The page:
You and your soul, if you are a white person, need reparations more than black people do, according to Episcopalian Bishop Eugene Taylor Sutton, who testified before Congress on Wednesday during the crazy reparations hearings orchestrated by Democrats.
“When I’m talking about reparations, I’m talking about those left behind,” Sutton told those in the congressional hearing. “But I’m actually talking to my white brothers and sisters. You need this more than we do. You need this for your soul. You need this to be able to look black people in the eye and say I acknowledge the mistake, and I want to be part of the solution to repair that damage.”
The hearing was conducted by the House Judiciary Subcommittee on the Constitution, Civil Rights and Civil Liberties, led by such leftist luminaries as Rep. Steve Cohen and Rep. Eric Swalwell. The topic of discussion was a bill written by Dem. Rep. Sheila Jackson Lee intended to create a commission to study and recommend proposals for paying reparations for the injustices of slavery in America all those many years ago.
Tucker Carlson had Sutton on his program Wednesday for an interesting discussion on the issue.
In his monologue, Carlson presented a simple analogy: “Let’s say somebody committed some sort of horrible crime against you, shot your dog, burned your house down, kidnapped one of your children. Let’s say the person who did it escaped and then died before being punished. You would be frustrated of course. But how would you feel if the police arrested someone else, an innocent person for the crime? Someone who happened to look like the criminal and sent that person to prison? Would you be happy with that, would you consider it justice? If so, you probably agree with congresswoman Sheila Jackson Lee from Texas that we need reparations for slavery.”
Later speaking to his guest, Carlson said, “What you said about white people needing — all white people needing to support reparations struck me as the antithesis of the Christian understanding of guilt, which is, God judges each person based on his or her choices, not on the choices made by his ancestors.”
“Absolutely, but that quote, I definitely was not referring to the eternal significance of people’s souls for eternity, the Bishop responded. “That was not my whole statement. I talked about the souls of black folk and the souls of white folk, which is to say all of us have a stake in this.
“In my diocese, the diocese of Maryland, half is Republican, half Democrat, we are liberal, we are conservative, rural, city, suburban, and here’s what we did last month,” Sutton continued.”We all voted to affirm the issue of reparations, affirm my statement on reparations and we committed ourselves to doing this and we did it by coming together once it was properly understood that it’s not a check given to all black persons.”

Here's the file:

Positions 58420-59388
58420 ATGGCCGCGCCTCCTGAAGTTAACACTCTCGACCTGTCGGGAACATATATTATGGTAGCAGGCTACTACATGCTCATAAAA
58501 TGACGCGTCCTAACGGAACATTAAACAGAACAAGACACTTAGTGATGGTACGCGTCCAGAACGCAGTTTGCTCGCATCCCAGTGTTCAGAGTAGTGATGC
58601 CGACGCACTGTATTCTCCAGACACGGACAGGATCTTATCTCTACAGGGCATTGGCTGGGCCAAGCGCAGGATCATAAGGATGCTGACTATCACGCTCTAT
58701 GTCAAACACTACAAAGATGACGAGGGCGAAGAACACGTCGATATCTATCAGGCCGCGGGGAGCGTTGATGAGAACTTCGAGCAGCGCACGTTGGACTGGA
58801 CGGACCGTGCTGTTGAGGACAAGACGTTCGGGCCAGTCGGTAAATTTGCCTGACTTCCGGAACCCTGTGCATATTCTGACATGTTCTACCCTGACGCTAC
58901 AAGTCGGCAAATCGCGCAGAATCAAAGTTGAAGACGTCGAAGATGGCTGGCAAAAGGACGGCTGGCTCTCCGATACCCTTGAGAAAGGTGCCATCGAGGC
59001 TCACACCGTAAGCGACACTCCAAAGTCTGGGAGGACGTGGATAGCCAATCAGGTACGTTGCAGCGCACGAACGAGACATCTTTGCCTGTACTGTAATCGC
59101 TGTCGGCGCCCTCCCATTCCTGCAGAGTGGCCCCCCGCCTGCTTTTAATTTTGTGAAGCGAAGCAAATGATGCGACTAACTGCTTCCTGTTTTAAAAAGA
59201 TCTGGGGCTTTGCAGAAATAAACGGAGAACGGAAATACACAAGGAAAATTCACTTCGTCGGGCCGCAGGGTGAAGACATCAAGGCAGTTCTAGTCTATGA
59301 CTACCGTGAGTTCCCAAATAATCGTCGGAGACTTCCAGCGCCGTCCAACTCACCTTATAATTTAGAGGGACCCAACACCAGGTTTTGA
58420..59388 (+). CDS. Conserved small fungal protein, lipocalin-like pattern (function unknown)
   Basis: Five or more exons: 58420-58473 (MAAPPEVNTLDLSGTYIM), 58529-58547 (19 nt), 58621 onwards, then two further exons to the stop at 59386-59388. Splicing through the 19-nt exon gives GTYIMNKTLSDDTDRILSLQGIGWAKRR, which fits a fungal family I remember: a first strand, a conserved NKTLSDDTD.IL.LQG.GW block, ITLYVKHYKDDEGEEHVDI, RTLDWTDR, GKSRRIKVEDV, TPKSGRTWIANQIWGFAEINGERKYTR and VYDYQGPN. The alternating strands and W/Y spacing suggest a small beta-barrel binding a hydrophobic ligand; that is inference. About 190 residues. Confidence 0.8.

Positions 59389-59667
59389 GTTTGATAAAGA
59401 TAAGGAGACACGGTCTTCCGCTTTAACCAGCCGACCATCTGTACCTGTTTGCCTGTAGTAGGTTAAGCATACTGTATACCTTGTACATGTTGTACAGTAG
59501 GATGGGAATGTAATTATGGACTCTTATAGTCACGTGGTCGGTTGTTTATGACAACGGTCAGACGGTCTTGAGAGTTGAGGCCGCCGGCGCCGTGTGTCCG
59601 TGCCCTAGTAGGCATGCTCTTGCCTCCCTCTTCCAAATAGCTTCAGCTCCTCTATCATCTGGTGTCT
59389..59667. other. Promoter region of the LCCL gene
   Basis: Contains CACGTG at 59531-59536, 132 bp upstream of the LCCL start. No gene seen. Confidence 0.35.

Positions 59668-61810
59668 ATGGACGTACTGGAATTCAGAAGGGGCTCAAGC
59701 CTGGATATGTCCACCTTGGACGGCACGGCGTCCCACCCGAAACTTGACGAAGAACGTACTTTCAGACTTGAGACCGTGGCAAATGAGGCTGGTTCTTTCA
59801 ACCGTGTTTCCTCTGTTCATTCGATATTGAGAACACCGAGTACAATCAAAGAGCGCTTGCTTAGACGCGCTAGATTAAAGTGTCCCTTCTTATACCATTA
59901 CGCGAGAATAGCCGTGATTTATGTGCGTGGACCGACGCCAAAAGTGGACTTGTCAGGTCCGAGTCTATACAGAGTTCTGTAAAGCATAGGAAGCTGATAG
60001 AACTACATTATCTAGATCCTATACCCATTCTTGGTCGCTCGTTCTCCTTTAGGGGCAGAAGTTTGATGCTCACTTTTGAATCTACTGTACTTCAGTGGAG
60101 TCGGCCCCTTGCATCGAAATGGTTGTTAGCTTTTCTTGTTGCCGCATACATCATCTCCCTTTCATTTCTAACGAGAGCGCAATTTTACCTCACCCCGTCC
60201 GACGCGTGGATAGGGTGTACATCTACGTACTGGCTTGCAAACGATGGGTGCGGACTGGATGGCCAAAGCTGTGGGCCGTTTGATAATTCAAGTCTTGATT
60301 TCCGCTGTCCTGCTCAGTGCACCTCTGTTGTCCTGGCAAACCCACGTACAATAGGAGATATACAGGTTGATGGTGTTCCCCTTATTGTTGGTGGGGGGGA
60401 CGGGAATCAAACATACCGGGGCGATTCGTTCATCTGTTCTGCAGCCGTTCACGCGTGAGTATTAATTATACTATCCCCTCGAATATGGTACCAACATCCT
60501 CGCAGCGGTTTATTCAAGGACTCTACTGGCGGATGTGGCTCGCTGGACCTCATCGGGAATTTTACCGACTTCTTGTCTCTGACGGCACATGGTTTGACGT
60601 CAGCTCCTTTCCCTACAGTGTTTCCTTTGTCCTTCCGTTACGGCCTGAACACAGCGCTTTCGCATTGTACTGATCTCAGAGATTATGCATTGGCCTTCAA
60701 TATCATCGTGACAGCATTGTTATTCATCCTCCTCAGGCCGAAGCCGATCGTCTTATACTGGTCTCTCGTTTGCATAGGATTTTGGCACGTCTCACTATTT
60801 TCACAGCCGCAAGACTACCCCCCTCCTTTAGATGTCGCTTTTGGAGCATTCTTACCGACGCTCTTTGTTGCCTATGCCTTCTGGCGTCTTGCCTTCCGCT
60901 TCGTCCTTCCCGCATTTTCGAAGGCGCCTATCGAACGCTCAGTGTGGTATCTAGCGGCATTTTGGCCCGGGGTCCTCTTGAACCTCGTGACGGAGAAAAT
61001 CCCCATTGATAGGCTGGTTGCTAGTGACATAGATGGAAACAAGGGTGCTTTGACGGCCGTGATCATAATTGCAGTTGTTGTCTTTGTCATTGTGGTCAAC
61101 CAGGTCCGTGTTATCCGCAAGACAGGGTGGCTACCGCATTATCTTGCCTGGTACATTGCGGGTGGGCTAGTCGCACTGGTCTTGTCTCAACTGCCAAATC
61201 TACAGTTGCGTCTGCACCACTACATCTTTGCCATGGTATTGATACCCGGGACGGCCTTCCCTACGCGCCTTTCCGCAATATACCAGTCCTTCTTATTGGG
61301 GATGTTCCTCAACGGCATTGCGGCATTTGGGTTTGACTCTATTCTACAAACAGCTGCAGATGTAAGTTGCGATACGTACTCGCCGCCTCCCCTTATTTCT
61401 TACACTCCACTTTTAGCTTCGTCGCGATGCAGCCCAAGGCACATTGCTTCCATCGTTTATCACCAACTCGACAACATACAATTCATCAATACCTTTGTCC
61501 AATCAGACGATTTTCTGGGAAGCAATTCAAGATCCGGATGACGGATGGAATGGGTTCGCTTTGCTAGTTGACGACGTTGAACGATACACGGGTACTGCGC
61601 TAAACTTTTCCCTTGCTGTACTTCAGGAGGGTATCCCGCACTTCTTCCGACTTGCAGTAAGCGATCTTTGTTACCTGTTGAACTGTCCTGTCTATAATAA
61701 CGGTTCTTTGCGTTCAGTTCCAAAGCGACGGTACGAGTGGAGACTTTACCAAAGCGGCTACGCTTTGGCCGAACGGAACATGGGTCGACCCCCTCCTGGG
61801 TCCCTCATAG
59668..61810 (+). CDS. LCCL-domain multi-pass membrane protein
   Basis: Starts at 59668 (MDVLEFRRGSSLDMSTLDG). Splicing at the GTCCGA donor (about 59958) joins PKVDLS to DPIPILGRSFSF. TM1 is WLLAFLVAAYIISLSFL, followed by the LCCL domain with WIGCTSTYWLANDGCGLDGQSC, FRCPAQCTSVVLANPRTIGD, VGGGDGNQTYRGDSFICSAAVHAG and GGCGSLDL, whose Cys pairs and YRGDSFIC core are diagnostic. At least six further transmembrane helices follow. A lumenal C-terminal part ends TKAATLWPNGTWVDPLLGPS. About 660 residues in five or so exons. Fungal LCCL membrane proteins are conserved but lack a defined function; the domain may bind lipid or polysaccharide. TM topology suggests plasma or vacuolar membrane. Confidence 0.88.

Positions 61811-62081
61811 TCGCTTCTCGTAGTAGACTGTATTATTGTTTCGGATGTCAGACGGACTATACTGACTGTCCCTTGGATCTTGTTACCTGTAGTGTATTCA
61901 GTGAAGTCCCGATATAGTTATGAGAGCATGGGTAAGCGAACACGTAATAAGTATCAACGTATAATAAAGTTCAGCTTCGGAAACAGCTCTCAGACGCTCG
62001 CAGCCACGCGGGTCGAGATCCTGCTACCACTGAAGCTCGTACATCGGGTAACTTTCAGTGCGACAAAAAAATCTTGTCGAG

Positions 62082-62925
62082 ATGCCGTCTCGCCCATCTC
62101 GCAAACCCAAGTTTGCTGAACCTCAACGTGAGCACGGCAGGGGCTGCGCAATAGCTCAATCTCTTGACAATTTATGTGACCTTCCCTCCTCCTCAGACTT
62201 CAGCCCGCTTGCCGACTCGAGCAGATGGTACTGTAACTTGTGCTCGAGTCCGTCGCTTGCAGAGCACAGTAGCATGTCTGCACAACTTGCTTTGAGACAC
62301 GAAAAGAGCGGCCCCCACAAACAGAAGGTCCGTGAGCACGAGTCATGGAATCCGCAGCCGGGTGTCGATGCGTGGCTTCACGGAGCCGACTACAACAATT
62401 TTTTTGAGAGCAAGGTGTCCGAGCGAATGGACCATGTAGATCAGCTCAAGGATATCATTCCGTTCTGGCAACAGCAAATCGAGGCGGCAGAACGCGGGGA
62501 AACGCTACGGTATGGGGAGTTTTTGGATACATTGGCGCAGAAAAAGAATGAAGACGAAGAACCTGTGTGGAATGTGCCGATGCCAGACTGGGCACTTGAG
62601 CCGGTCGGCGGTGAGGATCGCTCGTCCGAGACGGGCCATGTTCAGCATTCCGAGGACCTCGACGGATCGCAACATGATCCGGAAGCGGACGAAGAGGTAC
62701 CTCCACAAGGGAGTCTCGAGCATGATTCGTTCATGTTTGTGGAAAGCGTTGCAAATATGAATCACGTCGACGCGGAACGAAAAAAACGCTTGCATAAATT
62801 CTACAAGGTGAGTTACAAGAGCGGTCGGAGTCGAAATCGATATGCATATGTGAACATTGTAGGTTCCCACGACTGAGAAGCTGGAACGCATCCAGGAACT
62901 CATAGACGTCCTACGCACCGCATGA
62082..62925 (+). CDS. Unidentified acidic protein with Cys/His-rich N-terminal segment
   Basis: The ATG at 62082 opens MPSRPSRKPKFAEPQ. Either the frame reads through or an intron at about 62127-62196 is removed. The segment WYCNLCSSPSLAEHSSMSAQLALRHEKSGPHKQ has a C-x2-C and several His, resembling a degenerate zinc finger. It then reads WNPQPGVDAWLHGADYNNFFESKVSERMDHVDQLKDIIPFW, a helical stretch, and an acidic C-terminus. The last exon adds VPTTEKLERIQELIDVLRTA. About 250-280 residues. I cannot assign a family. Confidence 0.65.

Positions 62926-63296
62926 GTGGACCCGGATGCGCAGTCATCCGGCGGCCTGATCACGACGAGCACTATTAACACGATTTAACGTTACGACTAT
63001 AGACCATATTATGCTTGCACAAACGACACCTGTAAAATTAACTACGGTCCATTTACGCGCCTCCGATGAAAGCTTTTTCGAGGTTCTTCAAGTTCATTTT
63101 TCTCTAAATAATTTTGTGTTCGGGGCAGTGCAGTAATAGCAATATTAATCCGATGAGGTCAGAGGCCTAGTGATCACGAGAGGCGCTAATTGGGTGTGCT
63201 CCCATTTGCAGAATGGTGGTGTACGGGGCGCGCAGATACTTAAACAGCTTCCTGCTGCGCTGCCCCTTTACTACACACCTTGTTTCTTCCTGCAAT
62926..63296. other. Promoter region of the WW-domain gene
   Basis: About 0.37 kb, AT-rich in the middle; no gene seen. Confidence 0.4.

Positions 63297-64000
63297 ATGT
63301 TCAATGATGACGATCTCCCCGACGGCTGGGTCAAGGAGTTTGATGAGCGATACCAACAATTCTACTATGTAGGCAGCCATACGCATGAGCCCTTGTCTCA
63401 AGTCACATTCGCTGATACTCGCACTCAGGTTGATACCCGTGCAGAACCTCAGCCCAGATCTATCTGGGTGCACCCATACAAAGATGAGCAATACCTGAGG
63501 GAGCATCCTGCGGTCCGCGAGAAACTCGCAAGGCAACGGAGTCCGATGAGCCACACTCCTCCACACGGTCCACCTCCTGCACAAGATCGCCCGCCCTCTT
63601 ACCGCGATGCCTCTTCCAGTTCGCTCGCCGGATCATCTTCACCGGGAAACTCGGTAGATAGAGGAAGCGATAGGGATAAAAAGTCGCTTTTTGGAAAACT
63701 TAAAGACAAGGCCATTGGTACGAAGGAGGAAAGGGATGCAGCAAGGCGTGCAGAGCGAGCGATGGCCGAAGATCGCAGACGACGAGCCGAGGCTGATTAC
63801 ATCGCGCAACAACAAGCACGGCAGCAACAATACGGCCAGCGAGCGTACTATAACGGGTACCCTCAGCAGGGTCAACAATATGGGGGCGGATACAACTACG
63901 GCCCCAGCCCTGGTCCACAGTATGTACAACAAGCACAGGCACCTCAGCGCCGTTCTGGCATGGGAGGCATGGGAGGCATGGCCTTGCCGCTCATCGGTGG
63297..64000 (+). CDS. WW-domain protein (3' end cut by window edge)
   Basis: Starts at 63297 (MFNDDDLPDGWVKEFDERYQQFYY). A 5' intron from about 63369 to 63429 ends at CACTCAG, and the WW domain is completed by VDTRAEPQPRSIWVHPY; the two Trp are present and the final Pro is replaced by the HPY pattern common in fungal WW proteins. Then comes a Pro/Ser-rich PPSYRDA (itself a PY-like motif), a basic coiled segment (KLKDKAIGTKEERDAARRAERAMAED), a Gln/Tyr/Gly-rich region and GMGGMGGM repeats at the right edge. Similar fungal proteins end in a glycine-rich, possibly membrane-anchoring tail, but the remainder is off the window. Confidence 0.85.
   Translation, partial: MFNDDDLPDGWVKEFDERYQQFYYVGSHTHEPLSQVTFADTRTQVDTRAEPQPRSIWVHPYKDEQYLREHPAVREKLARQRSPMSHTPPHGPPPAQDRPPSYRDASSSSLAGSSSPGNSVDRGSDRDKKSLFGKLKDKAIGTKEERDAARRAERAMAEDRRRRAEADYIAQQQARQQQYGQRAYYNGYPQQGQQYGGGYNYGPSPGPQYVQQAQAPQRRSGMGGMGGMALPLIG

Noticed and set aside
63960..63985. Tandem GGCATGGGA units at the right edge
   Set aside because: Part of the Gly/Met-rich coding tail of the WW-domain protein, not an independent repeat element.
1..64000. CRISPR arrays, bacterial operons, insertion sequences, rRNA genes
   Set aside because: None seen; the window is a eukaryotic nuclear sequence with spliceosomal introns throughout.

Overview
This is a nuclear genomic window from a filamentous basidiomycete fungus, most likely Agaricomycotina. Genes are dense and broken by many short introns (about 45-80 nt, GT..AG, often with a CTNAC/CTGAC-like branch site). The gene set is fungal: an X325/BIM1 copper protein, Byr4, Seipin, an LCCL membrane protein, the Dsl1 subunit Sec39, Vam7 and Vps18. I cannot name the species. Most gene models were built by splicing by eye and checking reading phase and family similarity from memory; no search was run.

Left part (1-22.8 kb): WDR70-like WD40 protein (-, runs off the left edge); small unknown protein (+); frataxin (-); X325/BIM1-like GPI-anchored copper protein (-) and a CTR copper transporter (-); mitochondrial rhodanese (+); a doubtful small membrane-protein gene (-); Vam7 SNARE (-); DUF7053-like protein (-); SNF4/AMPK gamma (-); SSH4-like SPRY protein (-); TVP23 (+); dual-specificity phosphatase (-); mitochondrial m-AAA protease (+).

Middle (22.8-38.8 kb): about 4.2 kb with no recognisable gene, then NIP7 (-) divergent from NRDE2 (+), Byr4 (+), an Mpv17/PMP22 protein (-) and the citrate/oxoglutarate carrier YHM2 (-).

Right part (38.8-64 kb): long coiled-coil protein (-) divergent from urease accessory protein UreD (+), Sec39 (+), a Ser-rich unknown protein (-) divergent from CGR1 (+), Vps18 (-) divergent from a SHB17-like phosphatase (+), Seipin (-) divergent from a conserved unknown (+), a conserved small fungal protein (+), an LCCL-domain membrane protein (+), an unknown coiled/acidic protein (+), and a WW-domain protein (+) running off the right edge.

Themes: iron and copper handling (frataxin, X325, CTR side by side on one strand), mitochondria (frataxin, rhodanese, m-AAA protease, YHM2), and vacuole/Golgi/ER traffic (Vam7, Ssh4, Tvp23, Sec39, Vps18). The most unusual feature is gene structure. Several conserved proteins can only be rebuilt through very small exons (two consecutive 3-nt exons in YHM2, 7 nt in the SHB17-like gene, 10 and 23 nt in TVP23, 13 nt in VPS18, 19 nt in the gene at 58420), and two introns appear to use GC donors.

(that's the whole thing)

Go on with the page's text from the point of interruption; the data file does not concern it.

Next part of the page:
“As a historical matter,” Carlson pointed out, “the country has for 150 years, as you put it well, been trying to figure out how to fix this mess that we inherited. That’s right, it is a mess, we did inherit it, and we are trying, but I guess what I’m interested in because you are a clergyman is this question of guilt. How can people feel guilty for something they didn’t do? How can people who didn’t commit a crime be culpable for it?”
“I never use the word guilt, I don’t think it’s the issue,” said the Bishop. “The issue is responsibility. “What do we do about this mess? What do we do about the wealth gap? We are not pointing fingers at anyone. In fact, in this journey towards reparation, which just means to repair, it’s a journey by love and forgiveness in trying to get all of us on board there. This is what we did in Maryland, what we can do in Maryland, I think we can do in this nation.”
“In your statement to date you said what people have to support this so they can look black people in the eye,” Carlson argued. “I don’t support this and I have no problem looking African-Americans in the eye because I haven’t supported slavery or Jim Crow and I treat each person as an individual, so I don’t bear any guilt for this. I don’t. But you seem to think I do, why?”
“I’m not saying you should feel guilty, you should feel a responsibility as I do, as all of us do,” said Sutton. “250 years of slavery and the next 150 years and we are still involved in this and it was only about 40 or 50 years ago that we witnessed the end of the Jim Crow laws. That came after 100 years of struggle after that. Do you really believe that just based on what the great accomplishments we’ve been able to make in this nation in the last 30 years, that that adequately redresses the debt that we have all inherited? Uncompensated labor.”
“Forty-one percent of African-Americans in this country receive some sort of aid from the government,” Carlson said. “The highest of any ethnic group. You are saying we need to put more into programs targeted toward African-Americans. I would argue what we have now clearly isn’t working, I think you would agree. What do you have in mind that we haven’t tried?
“I would agree it’s not working well. You know what else isn’t working well? Underfunded school systems. I gave an example this morning — African-American elderly women languishing in nursing homes who have inherited no wealth, have no resources. Can’t we help them? Mass incarceration of many of our black citizens, it’s a national nightmare. When we are talking about reparations, we are talking about a commitment to address those wrongs. We are not talking about a check from white persons to black persons. What is this generation going to do together?
“I would like to see some of the $51 million in your diocese go toward that,” said Carlson.
Video by Fox News
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